NEW ORLEANS (AP) — The Department of Homeland Security has decided New Orleans can keep $2 billion in Federal Emergency Management Agency grants approved to fix sewers and water pipes damaged by Hurricane Katrina, U.S. Rep. Cedric Richmond said Friday.
The department’s inspector general’s office released an audit last July saying FEMA should take back the money because the pipes were in bad shape before the 2005 storm, and the city lacked paperwork to prove damages were disaster-related.
The department recently told its inspector general’s office not to act on the audit, so the city can use the money, Richmond, a Louisiana Democrat, said in a news release.
“I said all along that the OIG’s conclusion was simply wrong. I’m glad that the Department agreed with what countless experts, local officials, and my colleagues in Congress knew instead of Monday-morning quarterbacks who showed up years after the disaster,” he said.
Mayor LaToya Cantrell said she’s glad to have the matter resolved, and looks forward to moving ahead quickly with the work.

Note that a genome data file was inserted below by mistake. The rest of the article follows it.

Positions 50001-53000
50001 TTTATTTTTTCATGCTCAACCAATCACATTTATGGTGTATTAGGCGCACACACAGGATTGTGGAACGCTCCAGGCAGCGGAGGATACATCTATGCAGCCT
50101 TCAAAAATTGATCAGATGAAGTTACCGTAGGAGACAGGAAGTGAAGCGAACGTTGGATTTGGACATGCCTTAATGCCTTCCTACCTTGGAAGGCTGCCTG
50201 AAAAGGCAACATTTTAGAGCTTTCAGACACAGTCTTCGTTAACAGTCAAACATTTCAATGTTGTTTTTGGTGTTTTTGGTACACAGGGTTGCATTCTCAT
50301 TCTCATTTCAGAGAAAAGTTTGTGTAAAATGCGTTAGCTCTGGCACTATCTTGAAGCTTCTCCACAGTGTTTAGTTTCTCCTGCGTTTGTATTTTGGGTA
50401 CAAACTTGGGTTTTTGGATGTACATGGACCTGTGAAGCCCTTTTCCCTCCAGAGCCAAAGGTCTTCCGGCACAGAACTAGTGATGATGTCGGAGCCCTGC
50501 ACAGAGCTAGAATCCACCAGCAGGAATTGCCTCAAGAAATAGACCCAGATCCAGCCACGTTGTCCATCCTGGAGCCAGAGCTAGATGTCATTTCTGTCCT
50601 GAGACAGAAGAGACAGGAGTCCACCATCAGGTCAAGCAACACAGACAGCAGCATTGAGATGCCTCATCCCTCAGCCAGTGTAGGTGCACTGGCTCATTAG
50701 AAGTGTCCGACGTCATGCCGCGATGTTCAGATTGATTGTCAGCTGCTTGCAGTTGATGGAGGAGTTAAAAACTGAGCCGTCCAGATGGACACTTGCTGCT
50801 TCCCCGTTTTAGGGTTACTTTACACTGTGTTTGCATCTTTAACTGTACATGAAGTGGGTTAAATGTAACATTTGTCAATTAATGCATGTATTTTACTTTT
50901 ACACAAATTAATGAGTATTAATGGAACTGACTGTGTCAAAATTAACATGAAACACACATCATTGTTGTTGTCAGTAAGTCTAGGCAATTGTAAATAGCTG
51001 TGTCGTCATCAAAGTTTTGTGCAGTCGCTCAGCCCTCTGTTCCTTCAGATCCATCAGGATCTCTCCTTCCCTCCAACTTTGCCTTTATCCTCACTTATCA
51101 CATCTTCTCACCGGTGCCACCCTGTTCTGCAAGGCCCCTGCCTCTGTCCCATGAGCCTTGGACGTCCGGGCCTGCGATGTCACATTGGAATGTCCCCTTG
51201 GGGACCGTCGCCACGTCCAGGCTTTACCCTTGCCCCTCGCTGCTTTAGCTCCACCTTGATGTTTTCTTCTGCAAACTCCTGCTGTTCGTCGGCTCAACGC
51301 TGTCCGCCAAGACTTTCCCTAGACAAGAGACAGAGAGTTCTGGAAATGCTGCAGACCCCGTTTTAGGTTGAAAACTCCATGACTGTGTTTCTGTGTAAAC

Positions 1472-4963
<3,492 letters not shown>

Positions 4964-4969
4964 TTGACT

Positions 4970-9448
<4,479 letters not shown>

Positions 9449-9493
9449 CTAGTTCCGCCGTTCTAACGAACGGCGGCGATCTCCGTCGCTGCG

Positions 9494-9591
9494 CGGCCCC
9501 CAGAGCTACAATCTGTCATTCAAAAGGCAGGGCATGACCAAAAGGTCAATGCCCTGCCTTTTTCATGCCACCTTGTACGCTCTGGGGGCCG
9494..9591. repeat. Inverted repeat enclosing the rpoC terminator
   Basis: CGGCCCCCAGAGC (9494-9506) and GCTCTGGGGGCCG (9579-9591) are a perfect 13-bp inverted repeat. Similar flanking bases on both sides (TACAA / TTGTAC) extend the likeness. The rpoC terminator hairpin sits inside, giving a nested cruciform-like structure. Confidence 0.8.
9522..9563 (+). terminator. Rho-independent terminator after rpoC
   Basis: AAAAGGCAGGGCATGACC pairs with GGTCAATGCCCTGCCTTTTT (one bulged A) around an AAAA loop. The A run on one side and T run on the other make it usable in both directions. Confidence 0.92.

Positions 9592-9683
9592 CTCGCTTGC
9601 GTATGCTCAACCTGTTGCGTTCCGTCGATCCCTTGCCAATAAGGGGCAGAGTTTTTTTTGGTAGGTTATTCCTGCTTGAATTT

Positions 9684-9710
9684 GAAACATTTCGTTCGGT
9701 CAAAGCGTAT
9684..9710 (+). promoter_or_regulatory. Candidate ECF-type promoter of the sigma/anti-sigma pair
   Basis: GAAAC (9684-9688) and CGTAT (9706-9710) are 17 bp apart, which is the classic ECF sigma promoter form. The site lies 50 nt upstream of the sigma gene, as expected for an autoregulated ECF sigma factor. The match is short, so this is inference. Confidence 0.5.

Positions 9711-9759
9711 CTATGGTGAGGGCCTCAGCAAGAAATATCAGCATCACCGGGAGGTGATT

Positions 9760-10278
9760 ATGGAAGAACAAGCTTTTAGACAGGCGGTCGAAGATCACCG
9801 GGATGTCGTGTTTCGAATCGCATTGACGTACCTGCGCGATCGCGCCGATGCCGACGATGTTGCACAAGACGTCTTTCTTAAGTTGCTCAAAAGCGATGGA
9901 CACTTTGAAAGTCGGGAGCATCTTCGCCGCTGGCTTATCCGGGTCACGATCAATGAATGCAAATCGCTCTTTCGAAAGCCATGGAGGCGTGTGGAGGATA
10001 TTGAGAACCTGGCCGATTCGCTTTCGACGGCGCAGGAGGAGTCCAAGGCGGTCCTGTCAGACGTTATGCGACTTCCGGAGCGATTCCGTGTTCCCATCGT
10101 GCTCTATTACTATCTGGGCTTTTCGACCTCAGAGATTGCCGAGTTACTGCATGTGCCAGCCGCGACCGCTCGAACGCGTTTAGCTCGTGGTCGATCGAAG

“Since taking office on May 7th, we have been working diligently with our federal partners in the expectation that this day would come,” she said in a news release.
FEMA said last July that it disagreed with the audit.
An agency spokesman confirmed Richmond’s statement Friday, The New Orleans Advocate reported.
“This decision concludes that FEMA acted appropriately and within its authority when awarding these funds,” FEMA spokeswoman Jenny Burke wrote in an email.
In addition to fixing the pipes, the money will cover repairing streets afterward.
The city had continued to use it, though projects were moving much more slowly than expected because of federal regulations and difficulty coordinating between New Orleans’ Sewerage & Water Board and its Department of Public Works, the newspaper reported.